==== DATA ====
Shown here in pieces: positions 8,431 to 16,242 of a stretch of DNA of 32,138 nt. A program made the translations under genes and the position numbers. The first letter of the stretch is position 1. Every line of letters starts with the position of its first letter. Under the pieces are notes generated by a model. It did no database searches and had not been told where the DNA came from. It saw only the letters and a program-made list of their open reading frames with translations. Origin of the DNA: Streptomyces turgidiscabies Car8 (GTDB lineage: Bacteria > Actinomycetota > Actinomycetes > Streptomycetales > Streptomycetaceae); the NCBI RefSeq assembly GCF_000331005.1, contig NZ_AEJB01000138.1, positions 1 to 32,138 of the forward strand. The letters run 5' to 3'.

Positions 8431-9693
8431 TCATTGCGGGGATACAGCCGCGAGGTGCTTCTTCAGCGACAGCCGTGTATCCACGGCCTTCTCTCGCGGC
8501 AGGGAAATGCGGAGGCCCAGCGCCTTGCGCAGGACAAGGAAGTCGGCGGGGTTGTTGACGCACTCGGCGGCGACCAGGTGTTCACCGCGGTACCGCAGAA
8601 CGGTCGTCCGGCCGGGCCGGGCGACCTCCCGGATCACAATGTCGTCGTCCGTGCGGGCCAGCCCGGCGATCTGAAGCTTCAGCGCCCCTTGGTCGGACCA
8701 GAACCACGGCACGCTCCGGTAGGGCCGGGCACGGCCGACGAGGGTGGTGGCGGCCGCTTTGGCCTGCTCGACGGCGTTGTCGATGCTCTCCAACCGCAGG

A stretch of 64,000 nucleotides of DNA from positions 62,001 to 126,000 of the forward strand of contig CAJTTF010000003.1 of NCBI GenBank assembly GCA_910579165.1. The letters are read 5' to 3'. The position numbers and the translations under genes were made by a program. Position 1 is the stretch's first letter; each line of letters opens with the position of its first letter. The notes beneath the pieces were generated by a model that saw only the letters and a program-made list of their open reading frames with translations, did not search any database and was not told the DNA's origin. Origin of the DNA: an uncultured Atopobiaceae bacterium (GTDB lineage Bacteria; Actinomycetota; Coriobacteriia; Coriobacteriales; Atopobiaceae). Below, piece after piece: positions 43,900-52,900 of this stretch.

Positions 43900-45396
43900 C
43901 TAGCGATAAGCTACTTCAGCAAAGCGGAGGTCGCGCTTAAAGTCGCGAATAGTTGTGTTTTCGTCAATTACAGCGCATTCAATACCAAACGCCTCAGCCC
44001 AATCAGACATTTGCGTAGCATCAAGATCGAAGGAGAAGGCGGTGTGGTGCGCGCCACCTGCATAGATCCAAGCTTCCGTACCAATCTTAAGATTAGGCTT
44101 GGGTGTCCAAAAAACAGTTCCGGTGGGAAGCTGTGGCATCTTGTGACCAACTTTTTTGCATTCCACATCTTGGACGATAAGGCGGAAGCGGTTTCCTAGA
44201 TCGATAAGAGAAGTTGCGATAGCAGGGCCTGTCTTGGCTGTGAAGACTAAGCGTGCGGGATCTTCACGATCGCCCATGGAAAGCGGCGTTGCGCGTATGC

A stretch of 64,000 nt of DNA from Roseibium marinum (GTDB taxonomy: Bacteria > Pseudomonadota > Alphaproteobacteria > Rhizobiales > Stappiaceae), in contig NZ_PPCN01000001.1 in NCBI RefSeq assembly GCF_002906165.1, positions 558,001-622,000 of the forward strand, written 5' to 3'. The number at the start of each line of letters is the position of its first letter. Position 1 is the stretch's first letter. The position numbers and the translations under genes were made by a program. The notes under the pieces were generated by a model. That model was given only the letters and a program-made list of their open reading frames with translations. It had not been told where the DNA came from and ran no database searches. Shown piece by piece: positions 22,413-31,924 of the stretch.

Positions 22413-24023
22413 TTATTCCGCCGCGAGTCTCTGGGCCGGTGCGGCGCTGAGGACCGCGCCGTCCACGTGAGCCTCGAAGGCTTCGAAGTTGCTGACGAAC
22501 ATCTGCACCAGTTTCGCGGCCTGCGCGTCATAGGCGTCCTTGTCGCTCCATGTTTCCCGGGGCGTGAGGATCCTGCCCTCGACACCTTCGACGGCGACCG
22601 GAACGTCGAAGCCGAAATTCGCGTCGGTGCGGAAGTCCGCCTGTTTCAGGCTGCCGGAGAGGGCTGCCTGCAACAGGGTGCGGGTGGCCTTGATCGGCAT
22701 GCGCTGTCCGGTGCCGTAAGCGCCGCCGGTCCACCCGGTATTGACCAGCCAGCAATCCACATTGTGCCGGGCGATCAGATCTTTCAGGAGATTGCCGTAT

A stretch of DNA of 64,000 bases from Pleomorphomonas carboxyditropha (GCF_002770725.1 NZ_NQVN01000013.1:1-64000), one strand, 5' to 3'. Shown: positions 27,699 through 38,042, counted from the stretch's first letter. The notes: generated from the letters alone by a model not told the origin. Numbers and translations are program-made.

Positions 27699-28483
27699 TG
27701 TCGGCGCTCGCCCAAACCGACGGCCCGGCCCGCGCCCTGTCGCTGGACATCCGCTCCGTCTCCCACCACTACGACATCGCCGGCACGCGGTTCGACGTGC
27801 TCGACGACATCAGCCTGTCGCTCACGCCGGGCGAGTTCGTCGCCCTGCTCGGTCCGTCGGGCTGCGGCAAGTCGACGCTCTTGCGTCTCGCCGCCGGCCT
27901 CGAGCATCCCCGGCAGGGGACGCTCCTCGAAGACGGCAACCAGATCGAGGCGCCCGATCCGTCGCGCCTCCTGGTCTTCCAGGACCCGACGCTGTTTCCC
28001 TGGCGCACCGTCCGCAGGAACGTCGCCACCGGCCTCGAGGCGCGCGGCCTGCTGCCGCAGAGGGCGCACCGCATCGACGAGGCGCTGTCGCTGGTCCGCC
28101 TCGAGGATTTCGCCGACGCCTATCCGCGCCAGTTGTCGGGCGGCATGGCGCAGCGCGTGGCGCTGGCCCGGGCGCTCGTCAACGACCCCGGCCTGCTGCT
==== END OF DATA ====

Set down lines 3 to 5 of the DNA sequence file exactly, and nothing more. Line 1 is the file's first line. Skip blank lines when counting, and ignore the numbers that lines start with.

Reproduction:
8431 TCATTGCGGGGATACAGCCGCGAGGTGCTTCTTCAGCGACAGCCGTGTATCCACGGCCTTCTCTCGCGGC
8501 AGGGAAATGCGGAGGCCCAGCGCCTTGCGCAGGACAAGGAAGTCGGCGGGGTTGTTGACGCACTCGGCGGCGACCAGGTGTTCACCGCGGTACCGCAGAA
8601 CGGTCGTCCGGCCGGGCCGGGCGACCTCCCGGATCACAATGTCGTCGTCCGTGCGGGCCAGCCCGGCGATCTGAAGCTTCAGCGCCCCTTGGTCGGACCA